Shrek the Third Reviews
Shrek the Third sticks to the swamp it knows best, in a mild climate of palatable jokes about fatherhood, high school, girl power, and a drug-education program for teens that advises ''Just Say Nay.''
The world of the fanciful fable looks particularly vibrant this time with its signature blend of realism and fantasy. It is a pleasure to watch these fairy tale folk be themselves -- yet again.
Director Chris Miller and the credited writers are determined that if these films are to be a collection of riffs and gags, with a sweet afterthought for a finale, then they ought to be very good. And, largely, these are.
Where the first two films laced their stories with references to and appearances by familiar fairy tale characters, Shrek the Third is almost totally dependent upon them.
A parallel world of wonders, zestfully conceived and radiantly rendered, in which the great-hearted ogre tries his likeable best to avoid the parallel threats of kingship and parenthood.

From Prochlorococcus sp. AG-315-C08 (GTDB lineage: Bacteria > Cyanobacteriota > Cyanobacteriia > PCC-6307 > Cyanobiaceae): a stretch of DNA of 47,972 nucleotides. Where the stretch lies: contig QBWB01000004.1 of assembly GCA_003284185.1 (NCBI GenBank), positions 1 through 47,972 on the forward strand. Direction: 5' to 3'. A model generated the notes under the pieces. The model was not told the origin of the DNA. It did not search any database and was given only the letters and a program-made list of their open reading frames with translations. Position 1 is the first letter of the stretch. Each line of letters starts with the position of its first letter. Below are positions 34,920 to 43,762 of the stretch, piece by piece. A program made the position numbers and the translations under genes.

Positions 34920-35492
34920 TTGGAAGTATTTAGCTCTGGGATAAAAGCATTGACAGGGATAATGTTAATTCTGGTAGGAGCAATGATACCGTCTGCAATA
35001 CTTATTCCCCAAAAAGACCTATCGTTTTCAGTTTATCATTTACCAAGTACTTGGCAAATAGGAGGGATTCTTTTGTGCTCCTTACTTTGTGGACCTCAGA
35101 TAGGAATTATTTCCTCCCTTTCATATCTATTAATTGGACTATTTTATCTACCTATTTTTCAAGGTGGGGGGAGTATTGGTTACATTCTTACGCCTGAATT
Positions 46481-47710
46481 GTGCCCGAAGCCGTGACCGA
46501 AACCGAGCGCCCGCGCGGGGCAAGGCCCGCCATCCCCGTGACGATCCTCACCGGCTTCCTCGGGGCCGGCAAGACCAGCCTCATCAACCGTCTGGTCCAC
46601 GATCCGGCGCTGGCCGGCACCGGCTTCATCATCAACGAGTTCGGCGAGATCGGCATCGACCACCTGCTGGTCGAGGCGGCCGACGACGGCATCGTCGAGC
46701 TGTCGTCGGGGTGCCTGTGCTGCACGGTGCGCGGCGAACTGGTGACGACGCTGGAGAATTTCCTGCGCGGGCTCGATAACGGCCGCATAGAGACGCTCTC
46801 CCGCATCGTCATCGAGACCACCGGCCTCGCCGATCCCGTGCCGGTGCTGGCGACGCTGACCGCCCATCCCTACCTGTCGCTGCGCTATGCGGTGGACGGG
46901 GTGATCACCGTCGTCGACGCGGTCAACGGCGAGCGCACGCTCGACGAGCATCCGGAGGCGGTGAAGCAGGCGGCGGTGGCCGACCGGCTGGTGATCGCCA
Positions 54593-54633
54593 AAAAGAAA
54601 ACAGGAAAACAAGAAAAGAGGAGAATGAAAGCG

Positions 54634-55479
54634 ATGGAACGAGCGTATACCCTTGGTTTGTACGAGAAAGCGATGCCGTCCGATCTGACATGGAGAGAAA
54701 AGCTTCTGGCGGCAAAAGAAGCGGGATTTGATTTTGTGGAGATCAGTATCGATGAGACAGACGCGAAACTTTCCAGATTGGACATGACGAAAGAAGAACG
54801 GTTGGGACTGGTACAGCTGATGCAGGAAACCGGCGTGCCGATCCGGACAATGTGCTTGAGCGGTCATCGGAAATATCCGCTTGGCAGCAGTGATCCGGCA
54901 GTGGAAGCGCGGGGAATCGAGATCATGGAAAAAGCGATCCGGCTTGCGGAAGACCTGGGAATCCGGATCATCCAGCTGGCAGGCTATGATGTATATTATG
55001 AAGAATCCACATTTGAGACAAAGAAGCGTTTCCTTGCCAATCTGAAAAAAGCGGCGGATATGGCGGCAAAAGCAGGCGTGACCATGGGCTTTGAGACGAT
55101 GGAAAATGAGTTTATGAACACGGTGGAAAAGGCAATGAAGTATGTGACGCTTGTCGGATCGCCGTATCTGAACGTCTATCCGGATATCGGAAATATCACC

Disposable, clever and never willing to pass up a chance to show how hip it can be, Shrek the Third should make kids titter, adolescents snicker and cash registers ring.
One measure of comedy's pleasure might be how often you recount the best bits after leaving the theater. Shrek is loaded with the sort of set pieces, both hysterical and satisfyingly amusing, you'll irk friends with.
It makes the mistake of thinking slapstick action is funny for its own sake. True, characters zooming and bouncing around are easy to write because no creative invention is required to set them in motion. But so what?
The charm has evaporated. Cinephiles will enjoy some of the in-jokes (watching an awful play, one character cracks, "This is worse than Love Letters"). But then, if you're a cinephile, why would you bother with this?